Indian coal sector employs 13 million people in India
COAL & MINING

Indian coal sector employs 13 million people in India

On Monday to assess the Socio-economic impacts of coal transition in India, more than 13 million people employed in coal mining, transportation, power, sponge iron, steel, and bricks sectors will be impacted by the impending coal transition, according to a study released.

According to a study released by the National Foundation for India (NFI), a think tank, and launched by Secretary, Ministry of Coal, Anil Jain, the transition away from coal will have the greatest impact on people in the states of Jharkhand, Chhattisgarh, Odisha, West Bengal, Madhya Pradesh, and Telangana.

The study's coal transition is based on India's agreement to a clause in the Glasgow Climate Pact that calls for a phase-down of unabated coal power while acknowledging the need for support for just transitions at the recently concluded COP26 in Glasgow.

In this critical decade, the Pact also recognised the need for accelerated action based on the best available scientific knowledge and equity, reflecting common but differentiated responsibilities and respective capabilities in light of different national circumstances and the context of sustainable development and poverty eradication efforts.

According to the study, the transition out of coal will have the greatest impact on people in Jharkhand, Chhattisgarh, Odisha, West Bengal, Madhya Pradesh, and Telangana. At least half of all districts in Jharkhand (15) and West Bengal (11), 30% of districts in Odisha and Chhattisgarh (nine) will be impacted in the next 30 to 50 years when India gradually phases out coal.

The phase-out of coal in these districts will have political, social, economic, and financial ramifications, particularly in communities where coal mining has been a way of life for over 200 years.

According to the NFI study, 135 districts in India have two or more coal-dependent assets, such as a coal mine, thermal power plant, sponge iron plant, or steel plant, all of which are vulnerable to a coal phase-out.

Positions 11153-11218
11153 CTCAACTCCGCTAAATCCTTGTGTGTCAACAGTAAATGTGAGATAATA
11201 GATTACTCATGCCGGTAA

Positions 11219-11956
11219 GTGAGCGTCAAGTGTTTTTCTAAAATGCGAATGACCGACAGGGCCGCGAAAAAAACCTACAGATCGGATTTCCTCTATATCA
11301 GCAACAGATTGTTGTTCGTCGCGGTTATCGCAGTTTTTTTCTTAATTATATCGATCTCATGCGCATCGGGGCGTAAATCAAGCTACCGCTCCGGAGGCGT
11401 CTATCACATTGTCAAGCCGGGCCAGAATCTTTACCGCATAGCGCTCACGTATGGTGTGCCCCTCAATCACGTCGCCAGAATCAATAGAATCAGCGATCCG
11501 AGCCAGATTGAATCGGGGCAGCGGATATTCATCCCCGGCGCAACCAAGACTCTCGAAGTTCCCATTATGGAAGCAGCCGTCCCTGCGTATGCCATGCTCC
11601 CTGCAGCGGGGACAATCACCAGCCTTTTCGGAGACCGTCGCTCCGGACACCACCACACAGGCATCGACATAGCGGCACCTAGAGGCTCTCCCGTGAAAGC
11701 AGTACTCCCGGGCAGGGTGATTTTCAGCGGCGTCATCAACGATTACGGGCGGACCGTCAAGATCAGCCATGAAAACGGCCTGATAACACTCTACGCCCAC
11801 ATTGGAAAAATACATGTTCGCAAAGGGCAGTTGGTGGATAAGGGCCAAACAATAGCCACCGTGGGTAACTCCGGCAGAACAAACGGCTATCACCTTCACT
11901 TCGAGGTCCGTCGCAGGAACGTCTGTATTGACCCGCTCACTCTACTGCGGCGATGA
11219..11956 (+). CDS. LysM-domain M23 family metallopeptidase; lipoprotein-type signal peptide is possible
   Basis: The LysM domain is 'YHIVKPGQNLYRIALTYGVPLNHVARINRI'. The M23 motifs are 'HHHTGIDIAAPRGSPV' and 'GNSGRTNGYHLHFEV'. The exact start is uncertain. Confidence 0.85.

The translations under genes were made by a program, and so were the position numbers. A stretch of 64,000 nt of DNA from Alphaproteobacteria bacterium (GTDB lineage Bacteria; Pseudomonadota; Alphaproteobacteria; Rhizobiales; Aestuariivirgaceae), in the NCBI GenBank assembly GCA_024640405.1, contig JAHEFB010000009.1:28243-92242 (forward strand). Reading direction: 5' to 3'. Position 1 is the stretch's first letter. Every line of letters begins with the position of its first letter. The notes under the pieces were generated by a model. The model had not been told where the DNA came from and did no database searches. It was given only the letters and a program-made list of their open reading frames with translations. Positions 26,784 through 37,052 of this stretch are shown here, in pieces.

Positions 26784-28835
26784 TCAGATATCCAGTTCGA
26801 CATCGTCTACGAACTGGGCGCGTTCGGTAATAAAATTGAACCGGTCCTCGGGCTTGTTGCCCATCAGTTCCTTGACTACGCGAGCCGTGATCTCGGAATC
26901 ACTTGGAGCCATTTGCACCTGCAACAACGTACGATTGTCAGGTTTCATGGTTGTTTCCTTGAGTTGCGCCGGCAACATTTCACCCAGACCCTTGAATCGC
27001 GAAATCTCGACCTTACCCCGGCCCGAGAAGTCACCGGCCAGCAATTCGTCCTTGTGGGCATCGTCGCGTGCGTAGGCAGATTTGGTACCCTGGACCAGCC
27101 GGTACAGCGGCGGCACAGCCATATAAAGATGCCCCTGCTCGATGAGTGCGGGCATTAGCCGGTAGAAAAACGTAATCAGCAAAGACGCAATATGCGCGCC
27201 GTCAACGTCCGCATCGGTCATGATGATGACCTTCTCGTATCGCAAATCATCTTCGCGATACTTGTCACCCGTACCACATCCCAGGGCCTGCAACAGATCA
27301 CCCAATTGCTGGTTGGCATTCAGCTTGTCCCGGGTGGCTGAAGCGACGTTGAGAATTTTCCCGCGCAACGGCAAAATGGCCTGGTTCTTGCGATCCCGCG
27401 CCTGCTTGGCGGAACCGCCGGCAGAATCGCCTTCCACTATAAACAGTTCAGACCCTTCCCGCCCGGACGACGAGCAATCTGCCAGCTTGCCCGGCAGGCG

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On Monday to assess the Socio-economic impacts of coal transition in India, more than 13 million people employed in coal mining, transportation, power, sponge iron, steel, and bricks sectors will be impacted by the impending coal transition, according to a study released. According to a study released by the National Foundation for India (NFI), a think tank, and launched by Secretary, Ministry of Coal, Anil Jain, the transition away from coal will have the greatest impact on people in the states of Jharkhand, Chhattisgarh, Odisha, West Bengal, Madhya Pradesh, and Telangana. The study's coal transition is based on India's agreement to a clause in the Glasgow Climate Pact that calls for a phase-down of unabated coal power while acknowledging the need for support for just transitions at the recently concluded COP26 in Glasgow. In this critical decade, the Pact also recognised the need for accelerated action based on the best available scientific knowledge and equity, reflecting common but differentiated responsibilities and respective capabilities in light of different national circumstances and the context of sustainable development and poverty eradication efforts. According to the study, the transition out of coal will have the greatest impact on people in Jharkhand, Chhattisgarh, Odisha, West Bengal, Madhya Pradesh, and Telangana. At least half of all districts in Jharkhand (15) and West Bengal (11), 30% of districts in Odisha and Chhattisgarh (nine) will be impacted in the next 30 to 50 years when India gradually phases out coal. The phase-out of coal in these districts will have political, social, economic, and financial ramifications, particularly in communities where coal mining has been a way of life for over 200 years. According to the NFI study, 135 districts in India have two or more coal-dependent assets, such as a coal mine, thermal power plant, sponge iron plant, or steel plant, all of which are vulnerable to a coal phase-out. Image Source

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